All of this raised a question for me: Must we travel all the way to Israel, immersing ourselves in the water of the Dead Sea, to heal from the past? Or do we simply each possess the capacity to let go of our emotional wounds and move forward, regardless of geography or lore?

Now, I want to make it very clear that I’m not speaking of PTSD or such clinical conditions, as they must be professionally addressed. But, how many of us are simply holding so tightly to emotional wounds from the past that the air can’t reach them for healing? How many of us are allowing emotional wounds to dictate who we are – or, aren’t – today?

I’m not a smart man, nor wise. However, what I’ve learned is that we can’t steer our lives in two directions at once. Our lives, you might say, have two gears – forward and reverse. If we concentrate too heavily on what’s happened to us, it’s impossible to move forward. It’s like trying to drive a car forward while the shifter is in reverse – it doesn’t work, period. Again, this isn’t an astounding revelation; it’s simply the way the physics of life work. If we want to move forward, we can’t be living in reverse. If we want to reach our highest points, we can’t let our lowest points keep holding us back.

The key to all of this is identifying when we need to shift gears. I’ve had a lot of trauma in my life, much that could have held me back, and I’m sure there’s more to come. However, what I’ve found are a few simple practices that I deliberately draw upon that help me shift my life from (R) to (D) in real time.

Firstly, we must realize that experiencing pain is a normal part of life, but so is letting it go. Therefore, while I process pain, I know it won’t last forever – because I know there’s an intrinsic time to release it.

Secondly, I strive to be real with myself about who I want to be. Holding on to pain stifles us. I don’t want to be angry or bitter or jaded or emotionally shut off, so I identify what’s holding me back and let go of it.

Thirdly, I work toward learning from my mistakes rather than forever shaming myself. Along the way in life, I’ve been a jerk of a husband, father, friend, and person at times. Getting stuck in my shame from those times wouldn’t improve my behavior or create restitution for others; learning from my behavior does. In this way, moving from shame to accountability allows me to release destructive shame by applying the experience toward growth.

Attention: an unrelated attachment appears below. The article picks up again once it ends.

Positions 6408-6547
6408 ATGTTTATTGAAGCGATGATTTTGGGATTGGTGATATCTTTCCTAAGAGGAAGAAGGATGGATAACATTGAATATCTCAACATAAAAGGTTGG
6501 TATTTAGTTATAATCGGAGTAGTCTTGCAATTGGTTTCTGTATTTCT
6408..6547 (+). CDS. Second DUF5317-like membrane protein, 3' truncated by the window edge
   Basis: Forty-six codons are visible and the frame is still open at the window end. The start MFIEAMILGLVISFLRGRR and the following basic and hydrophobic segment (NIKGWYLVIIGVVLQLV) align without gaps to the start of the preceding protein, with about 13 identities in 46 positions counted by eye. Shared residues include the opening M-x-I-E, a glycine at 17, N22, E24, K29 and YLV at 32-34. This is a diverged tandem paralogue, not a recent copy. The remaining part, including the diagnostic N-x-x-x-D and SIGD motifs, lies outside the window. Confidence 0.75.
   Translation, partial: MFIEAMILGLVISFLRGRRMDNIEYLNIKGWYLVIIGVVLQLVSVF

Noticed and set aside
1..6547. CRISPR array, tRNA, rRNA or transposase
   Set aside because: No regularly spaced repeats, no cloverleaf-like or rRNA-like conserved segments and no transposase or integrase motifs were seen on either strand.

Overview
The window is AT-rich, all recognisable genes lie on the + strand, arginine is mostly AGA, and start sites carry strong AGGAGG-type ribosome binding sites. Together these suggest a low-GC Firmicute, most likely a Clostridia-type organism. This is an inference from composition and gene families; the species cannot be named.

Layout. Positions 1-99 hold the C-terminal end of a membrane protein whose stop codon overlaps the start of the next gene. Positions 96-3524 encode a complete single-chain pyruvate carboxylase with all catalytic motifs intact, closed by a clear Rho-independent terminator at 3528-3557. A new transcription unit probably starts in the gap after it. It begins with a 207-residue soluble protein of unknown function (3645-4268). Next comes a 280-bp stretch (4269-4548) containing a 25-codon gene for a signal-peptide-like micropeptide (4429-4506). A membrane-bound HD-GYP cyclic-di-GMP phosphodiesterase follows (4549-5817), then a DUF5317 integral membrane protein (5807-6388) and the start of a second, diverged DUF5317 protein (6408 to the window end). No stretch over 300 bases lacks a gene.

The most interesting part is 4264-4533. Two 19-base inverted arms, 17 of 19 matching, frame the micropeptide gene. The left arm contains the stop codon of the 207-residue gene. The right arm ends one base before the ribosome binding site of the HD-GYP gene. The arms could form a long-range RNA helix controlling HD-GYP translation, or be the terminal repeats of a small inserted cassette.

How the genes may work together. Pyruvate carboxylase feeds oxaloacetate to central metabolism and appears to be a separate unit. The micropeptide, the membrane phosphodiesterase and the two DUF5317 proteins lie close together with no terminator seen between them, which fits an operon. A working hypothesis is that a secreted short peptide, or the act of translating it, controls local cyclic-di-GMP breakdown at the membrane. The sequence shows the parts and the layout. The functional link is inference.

Lastly, I’m adamant in my life that I’m not a victim. Bad things may happen to me beyond my control, but I’m ultimately the one in control. I refuse to let bad circumstances define me. We may be victimized, but we need not be a victim.

When putting all of this together, a clear pattern emerges: Mark is responsible for Mark. That empowerment means that I control the effect that circumstances have on me. I’ve done well with being decisive toward moving beyond the past, but I’m still cognizant of my falling into unconstructive patterns from time to time – practice makes perfect, I hope. What I know is that letting go of negativity surrounding our past is among the best gifts that we can give ourselves, so I continue evolving that gift.

The fact is, holding on to emotional wounds ultimately only hurts us, preventing us from being who we can be. Fortunately, we need not travel to the ends of the Earth to release it. Indeed, we need not look any farther than ourselves, where we have extraordinary control over our lives and emotions. I say, let us take a firm grip of the shift knob and ensure that our lives are in Drive, emotional wounds behind us, healed.

Arguing Against Arguing

By Mark E. Smith

Have you ever argued with your spouse or partner, maybe someone not so close, maybe even a stranger in public? Did you ever stop to truly consider what the arguments became about?

I have done all of the above, and while there’s no argument I’m proud of – they all left me feeling ashamed of my own behavior – I deeply value what I’ve learned from such taxing experiences.

See, while arguments always start out with a causation, even if it’s unwarranted or irrational, they quickly spiral to the singular intention of both people trying to simply prove that they are right and the other is wrong. You’re likely thinking, Mark, that’s the very definition of an argument – duh!

Actually, no. The definition of an argument is persuading others that an action or idea is right or wrong. What we tend to do, however, is devolve that intention away from the original topic and it becomes I’m right, you’re wrong, period, by both people and the original topic is lost. Put simply, arguments typically shift from that to you.

A lot of us can relate to this by thinking back to an argument where we genuinely forgot what started the argument – but we were furious at the other person, no less. We may chuckle about it later in realizing the absurdity, but it’s hard to stop the slippery slope when we’re on it – in an argument, that is.

The key is to recognize the nature of it all – and strive to avoid the pitfalls. The fact is, if we follow the course of a typical argument, both people are simply wrong in the end. No one wins; everyone loses. A solution becomes impossible, destruction assured.

This isn’t saying that there’s no place for disagreement or that relationships and interactions with others are always harmonious. Of course disagreements arise in our lives. However, let us address them in constructive ways rather than engaging in the destructive. Let us solve problems rather than escalating them. Let us not fall into the trap of arguing, but into the humility of discussing.

If we know this universal truth – that there’s an intrinsic nature of arguments devolving to a damaging degree, and avoiding it – we’re not just closer to actually solving the true issue at hand, but, more importantly, preserving the dignity of all. Maybe we all should argue against arguing.